In one case the organisation is allegedly responsible for their workers’ death and in another case the employees are willing to die for it! In one organisation staff runs away on sighting fire, and in another organisation the employees work three days incessantly in spite fire and firing by terrorists! What a contrast!!

What makes the employees willing to place the organisation’s interests before their own lives and their interests? This cannot be achieved through training or clauses in contracts. Only organisation’s culture can create this magic. This perhaps is the highest point of a learning organisation.

This is all about ‘Preparing for Future.’ We must create a learning organisation in our quest for building an institution, not just an organisation. As one book has put it ‘Institutions are more enduring than organisations, have capacity of continuous growth, ability to cope and adopt under diverse pressures and pulls to make thrust into the future, in addition to having an impact on the society or community in which they exist. They perform services and functions which are valued in the community or society and also play the roles of a change inducing, a change-protecting agent within the community.’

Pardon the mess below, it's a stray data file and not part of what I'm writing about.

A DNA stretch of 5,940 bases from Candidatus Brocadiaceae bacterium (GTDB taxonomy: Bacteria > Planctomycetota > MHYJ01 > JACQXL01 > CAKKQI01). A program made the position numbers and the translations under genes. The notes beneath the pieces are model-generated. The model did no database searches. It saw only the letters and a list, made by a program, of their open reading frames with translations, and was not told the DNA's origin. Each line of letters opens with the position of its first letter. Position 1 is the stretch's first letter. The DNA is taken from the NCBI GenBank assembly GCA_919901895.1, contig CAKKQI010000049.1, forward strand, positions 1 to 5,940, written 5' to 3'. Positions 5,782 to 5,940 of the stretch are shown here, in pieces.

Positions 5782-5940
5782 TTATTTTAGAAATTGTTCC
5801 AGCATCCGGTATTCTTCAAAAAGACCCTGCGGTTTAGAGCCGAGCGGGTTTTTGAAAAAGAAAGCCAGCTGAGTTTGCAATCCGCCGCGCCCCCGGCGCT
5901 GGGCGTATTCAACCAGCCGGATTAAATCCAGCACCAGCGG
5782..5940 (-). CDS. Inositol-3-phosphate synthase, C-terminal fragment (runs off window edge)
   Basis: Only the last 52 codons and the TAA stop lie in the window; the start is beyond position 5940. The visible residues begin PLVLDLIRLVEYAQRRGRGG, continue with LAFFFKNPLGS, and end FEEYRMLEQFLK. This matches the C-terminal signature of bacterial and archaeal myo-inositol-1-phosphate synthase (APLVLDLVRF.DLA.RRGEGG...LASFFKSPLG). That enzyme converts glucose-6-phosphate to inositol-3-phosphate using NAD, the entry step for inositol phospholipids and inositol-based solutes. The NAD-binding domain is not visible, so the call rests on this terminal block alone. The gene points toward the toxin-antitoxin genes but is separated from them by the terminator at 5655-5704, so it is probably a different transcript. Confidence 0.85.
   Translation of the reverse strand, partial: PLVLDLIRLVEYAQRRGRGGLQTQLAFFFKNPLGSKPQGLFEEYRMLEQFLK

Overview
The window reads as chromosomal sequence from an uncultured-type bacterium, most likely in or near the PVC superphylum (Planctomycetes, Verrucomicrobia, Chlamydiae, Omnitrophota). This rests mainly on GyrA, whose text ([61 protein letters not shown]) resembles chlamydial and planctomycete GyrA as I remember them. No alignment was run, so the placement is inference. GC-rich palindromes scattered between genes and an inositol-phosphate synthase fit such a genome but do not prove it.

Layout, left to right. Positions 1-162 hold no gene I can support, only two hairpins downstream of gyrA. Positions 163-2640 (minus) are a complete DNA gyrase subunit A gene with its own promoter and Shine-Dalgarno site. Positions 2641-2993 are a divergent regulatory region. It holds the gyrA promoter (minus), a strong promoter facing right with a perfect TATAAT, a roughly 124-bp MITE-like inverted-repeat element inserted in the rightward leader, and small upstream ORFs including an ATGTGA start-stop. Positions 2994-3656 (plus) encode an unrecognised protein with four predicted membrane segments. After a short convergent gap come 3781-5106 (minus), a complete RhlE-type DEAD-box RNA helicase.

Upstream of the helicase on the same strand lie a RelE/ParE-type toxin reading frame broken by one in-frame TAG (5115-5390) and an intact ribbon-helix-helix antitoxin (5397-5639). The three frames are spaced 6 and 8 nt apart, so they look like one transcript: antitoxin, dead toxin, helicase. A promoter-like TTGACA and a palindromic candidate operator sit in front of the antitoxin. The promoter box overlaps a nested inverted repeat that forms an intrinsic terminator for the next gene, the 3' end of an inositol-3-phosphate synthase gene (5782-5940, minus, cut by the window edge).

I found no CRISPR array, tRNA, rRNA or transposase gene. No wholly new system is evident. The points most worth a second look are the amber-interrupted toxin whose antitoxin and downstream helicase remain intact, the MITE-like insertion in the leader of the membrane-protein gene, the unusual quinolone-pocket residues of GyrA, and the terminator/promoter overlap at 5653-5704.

I beg to submit that ‘Preparing for Future’ is all about institution building.
Vivek